Many PLAYS ON WORDS or puns use homonyms and homophones, which I've mentioned in one of our previous posts. This PLAY ON WORDS is a play on the homophones WINE and WHINE. Wine, of course, is the drink you probably enjoy with your meal. WINE isn't really used as a verb, except for the expression to WINE AND DINE someone, which means to treat a person to a fancy dinner.
  • HOMONYMS - different words that are spelled the same way and sound the same.
  • HOMOPHONES - different words that sound the same, but are spelled differently.

Friday, August 29, 2014

Have a wonderful Labor Day weekend!

Where's the road (or the tracks) taking you this Labor Day weekend?

The long Labor Day weekend is here once again! Do you have anything exciting planned with friends and family? You've probably heard that Labor Day in the U.S. is the unofficial end of summer, and people usually think of going away somewhere or doing something outdoors before the weather starts cooling down.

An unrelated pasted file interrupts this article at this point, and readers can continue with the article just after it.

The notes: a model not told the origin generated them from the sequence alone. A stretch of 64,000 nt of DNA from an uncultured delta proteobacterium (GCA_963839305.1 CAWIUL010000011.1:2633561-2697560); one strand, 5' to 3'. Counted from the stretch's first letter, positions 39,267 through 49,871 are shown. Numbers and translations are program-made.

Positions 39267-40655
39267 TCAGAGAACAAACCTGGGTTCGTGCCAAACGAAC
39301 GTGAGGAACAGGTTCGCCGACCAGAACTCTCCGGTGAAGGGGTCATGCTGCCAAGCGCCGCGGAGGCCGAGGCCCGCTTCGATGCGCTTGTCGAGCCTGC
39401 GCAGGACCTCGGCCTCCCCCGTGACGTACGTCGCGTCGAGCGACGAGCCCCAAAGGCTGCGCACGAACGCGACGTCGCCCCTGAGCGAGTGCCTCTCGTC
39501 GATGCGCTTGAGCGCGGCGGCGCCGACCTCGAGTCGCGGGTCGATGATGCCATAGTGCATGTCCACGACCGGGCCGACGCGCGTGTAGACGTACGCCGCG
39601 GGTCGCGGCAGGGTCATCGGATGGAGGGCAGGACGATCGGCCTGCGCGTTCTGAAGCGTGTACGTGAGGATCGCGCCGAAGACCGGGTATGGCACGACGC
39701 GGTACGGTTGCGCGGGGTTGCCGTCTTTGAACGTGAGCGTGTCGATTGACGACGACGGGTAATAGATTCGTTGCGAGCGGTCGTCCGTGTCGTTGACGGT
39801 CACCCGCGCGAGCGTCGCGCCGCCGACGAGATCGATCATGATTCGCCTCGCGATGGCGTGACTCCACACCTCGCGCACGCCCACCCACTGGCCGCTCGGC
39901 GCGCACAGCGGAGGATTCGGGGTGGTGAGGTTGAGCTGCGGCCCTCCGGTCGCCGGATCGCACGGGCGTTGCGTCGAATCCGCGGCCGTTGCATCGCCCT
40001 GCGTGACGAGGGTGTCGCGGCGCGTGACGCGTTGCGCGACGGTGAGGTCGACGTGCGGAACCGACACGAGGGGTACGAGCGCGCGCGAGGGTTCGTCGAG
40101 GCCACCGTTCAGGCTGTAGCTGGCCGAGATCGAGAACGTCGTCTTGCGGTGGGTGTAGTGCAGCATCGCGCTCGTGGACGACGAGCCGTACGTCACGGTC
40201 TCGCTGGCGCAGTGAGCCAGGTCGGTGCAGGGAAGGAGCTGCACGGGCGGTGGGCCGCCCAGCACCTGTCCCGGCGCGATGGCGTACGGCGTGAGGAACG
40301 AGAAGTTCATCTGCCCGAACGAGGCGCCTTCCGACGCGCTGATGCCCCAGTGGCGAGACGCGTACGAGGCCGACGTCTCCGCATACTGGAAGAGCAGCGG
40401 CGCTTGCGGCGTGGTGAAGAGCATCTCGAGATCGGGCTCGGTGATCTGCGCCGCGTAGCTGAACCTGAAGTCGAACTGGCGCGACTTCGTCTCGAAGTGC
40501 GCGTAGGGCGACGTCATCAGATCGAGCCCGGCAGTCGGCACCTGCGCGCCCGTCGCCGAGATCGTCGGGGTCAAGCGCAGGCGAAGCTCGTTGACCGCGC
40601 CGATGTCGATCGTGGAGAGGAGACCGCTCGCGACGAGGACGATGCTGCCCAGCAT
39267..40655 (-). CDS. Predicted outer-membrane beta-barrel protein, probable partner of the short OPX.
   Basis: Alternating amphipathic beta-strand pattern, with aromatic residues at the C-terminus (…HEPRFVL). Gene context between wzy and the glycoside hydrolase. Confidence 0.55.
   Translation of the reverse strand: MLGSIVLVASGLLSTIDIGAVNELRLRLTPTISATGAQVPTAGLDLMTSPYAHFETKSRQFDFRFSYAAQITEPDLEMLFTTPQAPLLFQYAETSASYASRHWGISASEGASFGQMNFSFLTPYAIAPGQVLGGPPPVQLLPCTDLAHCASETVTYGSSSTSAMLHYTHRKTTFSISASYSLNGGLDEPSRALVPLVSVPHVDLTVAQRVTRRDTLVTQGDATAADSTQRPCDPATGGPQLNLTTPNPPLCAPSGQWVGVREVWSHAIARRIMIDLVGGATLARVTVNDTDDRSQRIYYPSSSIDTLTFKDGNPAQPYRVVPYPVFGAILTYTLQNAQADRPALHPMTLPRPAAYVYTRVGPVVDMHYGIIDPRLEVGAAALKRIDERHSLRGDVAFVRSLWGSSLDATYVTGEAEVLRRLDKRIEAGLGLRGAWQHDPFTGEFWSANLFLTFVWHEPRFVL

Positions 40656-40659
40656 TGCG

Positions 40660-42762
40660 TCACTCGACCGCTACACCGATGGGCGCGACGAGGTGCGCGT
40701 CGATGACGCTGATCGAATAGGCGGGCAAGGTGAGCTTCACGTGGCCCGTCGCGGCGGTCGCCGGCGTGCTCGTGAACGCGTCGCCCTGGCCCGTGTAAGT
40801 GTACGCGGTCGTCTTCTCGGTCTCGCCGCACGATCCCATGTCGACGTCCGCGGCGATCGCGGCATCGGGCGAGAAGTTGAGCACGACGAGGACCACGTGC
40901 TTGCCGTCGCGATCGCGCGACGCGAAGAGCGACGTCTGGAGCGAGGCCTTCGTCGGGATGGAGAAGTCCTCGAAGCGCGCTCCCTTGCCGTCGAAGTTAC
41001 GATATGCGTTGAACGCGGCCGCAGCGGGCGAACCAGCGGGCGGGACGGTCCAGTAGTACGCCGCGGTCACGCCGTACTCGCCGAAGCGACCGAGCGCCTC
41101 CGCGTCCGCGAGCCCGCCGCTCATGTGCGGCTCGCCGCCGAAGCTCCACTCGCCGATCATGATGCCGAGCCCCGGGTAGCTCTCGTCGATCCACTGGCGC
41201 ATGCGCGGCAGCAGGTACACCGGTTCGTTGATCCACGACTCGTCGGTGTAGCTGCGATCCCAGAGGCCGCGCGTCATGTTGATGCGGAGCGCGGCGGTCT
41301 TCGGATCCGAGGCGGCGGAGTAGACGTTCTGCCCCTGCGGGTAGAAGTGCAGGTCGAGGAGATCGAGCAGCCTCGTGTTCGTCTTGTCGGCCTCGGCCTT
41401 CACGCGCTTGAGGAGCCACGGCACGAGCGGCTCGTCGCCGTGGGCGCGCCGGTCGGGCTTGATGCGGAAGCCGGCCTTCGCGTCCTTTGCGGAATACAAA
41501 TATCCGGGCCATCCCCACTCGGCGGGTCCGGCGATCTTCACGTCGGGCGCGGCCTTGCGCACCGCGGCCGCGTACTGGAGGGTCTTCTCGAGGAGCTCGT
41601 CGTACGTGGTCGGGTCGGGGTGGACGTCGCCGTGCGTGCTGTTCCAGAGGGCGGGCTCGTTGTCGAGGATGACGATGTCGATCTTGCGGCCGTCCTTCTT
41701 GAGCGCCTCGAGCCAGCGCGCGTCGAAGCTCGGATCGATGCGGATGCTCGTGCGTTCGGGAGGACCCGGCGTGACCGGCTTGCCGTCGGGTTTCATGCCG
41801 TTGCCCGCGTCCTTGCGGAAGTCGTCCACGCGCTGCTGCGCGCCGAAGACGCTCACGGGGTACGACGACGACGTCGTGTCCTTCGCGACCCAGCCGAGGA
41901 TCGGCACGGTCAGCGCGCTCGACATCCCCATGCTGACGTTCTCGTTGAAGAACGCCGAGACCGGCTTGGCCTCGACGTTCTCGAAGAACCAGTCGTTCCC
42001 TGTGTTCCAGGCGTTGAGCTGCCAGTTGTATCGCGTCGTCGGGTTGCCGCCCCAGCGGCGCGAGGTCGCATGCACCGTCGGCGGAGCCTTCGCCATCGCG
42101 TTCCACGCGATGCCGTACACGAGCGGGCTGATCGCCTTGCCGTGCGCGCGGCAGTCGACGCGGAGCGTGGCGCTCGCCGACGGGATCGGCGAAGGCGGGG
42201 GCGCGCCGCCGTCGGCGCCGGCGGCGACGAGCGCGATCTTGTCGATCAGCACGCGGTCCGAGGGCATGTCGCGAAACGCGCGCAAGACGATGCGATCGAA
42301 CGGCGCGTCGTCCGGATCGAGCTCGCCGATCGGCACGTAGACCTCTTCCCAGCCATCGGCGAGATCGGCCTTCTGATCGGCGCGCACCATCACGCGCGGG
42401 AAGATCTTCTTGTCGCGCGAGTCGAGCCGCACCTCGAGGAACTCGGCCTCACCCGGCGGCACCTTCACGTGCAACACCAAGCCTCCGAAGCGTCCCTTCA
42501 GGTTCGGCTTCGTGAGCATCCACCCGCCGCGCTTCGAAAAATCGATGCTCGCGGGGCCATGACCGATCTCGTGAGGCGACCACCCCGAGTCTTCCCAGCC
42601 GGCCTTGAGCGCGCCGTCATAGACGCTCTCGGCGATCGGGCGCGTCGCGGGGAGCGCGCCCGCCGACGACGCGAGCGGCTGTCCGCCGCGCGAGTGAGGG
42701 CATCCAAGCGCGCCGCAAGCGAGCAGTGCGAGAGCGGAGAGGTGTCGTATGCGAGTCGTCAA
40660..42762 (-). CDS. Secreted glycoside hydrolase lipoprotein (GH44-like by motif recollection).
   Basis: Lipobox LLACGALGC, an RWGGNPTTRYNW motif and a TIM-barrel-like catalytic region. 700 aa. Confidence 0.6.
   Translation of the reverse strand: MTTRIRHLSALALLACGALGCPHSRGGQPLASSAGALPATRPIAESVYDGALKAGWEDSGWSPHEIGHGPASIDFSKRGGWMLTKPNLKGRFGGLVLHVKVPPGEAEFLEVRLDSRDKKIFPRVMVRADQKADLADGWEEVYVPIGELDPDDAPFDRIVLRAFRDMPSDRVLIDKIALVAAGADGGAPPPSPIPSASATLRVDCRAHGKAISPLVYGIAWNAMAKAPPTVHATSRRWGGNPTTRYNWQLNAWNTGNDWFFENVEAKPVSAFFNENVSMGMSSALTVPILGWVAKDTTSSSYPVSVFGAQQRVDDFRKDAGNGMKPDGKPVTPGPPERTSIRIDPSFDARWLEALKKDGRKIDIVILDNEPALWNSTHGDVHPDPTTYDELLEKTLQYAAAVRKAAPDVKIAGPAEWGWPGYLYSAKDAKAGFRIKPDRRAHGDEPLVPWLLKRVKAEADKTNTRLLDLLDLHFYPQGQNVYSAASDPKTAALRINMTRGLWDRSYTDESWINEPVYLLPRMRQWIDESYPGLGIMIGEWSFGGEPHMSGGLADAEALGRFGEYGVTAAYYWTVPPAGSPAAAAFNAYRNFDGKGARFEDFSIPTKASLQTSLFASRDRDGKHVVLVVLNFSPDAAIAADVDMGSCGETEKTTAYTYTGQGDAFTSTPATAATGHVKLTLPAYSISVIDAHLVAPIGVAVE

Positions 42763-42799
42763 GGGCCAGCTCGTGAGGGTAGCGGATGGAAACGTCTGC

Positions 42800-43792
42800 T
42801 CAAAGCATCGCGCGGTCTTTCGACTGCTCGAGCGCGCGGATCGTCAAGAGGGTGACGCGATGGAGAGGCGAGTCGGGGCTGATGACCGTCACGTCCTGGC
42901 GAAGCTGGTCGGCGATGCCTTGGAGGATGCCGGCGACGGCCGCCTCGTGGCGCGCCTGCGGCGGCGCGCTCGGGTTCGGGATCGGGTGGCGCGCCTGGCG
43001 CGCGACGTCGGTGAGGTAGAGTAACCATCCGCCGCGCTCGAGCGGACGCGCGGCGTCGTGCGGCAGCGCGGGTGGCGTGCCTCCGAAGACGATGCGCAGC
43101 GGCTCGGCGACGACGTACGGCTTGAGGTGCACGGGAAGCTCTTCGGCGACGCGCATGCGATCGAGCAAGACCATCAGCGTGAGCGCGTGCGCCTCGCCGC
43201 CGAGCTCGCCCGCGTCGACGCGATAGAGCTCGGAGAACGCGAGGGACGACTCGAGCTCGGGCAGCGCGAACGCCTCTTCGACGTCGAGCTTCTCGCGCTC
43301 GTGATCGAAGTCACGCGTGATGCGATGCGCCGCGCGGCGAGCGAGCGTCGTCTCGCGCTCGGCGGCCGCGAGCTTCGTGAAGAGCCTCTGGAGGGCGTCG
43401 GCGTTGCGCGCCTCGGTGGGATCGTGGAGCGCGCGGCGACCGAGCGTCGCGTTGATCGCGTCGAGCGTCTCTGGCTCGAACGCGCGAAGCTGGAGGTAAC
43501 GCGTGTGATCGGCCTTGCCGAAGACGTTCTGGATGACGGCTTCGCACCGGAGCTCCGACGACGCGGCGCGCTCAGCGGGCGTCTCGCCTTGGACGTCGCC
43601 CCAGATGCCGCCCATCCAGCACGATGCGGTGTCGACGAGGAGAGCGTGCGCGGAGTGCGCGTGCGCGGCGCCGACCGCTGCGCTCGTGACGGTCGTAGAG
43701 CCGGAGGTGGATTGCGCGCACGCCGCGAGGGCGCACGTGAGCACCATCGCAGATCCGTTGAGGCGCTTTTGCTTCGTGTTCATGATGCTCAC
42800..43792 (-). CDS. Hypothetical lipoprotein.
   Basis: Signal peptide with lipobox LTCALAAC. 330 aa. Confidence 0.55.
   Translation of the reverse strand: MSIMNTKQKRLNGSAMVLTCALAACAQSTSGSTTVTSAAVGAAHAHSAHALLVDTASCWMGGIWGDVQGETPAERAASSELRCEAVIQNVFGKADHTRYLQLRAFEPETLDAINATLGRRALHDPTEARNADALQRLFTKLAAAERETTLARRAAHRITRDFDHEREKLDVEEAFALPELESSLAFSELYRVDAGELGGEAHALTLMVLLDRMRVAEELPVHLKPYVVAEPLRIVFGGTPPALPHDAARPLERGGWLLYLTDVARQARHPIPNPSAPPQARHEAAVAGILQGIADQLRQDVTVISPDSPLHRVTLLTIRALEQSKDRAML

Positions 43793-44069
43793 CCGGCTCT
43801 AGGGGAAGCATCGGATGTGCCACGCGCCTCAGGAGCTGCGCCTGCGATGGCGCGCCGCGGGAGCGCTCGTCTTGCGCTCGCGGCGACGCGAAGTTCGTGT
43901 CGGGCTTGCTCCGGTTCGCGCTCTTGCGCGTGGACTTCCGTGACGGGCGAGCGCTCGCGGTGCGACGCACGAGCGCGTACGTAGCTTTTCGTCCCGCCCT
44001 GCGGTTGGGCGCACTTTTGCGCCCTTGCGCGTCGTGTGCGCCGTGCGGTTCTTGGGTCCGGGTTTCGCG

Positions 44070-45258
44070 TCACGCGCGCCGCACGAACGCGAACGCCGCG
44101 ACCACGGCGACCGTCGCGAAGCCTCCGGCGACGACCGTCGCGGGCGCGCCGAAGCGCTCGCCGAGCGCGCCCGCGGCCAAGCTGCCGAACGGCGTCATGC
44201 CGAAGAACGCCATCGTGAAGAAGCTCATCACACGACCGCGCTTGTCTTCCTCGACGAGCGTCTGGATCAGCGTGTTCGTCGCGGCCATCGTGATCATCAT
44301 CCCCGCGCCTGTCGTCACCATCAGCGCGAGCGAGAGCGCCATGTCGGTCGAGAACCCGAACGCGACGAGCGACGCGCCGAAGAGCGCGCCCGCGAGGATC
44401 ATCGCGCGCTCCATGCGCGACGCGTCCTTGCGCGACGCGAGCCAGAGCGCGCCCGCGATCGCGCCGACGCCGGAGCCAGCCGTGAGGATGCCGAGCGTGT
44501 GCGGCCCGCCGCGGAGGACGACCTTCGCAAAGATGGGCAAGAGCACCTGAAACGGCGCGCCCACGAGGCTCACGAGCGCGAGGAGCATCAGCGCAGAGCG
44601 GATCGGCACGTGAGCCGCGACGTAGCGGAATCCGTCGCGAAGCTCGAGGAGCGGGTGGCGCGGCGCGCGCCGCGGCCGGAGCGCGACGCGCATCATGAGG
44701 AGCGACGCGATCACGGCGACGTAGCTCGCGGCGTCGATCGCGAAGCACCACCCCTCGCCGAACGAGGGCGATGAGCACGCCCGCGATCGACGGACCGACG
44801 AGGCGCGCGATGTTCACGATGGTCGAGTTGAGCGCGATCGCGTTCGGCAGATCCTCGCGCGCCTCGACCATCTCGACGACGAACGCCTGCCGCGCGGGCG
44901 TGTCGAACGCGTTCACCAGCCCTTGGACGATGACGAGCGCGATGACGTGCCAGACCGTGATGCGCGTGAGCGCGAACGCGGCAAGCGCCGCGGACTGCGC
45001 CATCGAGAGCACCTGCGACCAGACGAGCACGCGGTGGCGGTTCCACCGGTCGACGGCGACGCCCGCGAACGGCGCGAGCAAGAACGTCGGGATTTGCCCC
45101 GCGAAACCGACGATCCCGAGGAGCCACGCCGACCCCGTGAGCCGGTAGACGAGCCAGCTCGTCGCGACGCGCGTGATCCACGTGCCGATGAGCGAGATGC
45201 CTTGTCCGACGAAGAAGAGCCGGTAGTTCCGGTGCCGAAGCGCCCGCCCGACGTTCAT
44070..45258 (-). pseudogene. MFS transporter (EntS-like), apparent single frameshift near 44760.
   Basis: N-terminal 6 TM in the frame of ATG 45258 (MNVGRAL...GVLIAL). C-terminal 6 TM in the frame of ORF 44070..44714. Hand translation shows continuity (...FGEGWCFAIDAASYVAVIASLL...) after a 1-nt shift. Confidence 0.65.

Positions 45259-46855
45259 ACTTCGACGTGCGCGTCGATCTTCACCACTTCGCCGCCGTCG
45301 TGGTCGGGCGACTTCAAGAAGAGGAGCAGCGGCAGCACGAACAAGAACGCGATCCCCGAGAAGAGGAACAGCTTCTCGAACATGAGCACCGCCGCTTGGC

Monday, August 18, 2014

Bears bear their bear cubs in the winter.

You've probably noticed by now that some words in English take on different meanings depending on context. The word BEAR is a good example. Most students know the animal. There are grizzly bears and brown bears and polar bears, and apparently, on this wallpaper from a local burger joint, dancing bears! :-)

Another common meaning of BEAR is to carry or endure something heavy or difficult. In this context, you usually BEAR a burden or a heavy load, which often refers to a problem. You can also BEAR someone's attacks. For example, politicians often have to BEAR frequent attacks and scrutiny from the public or the media.
  • SCRUTINY - examination
We also use the word BEAR when we talk about someone giving birth, though this usage is a bit formal: She BORE a son when she was in her 20s and a daughter when she was in her 30s. That's right; the past tense of BEAR is BORE.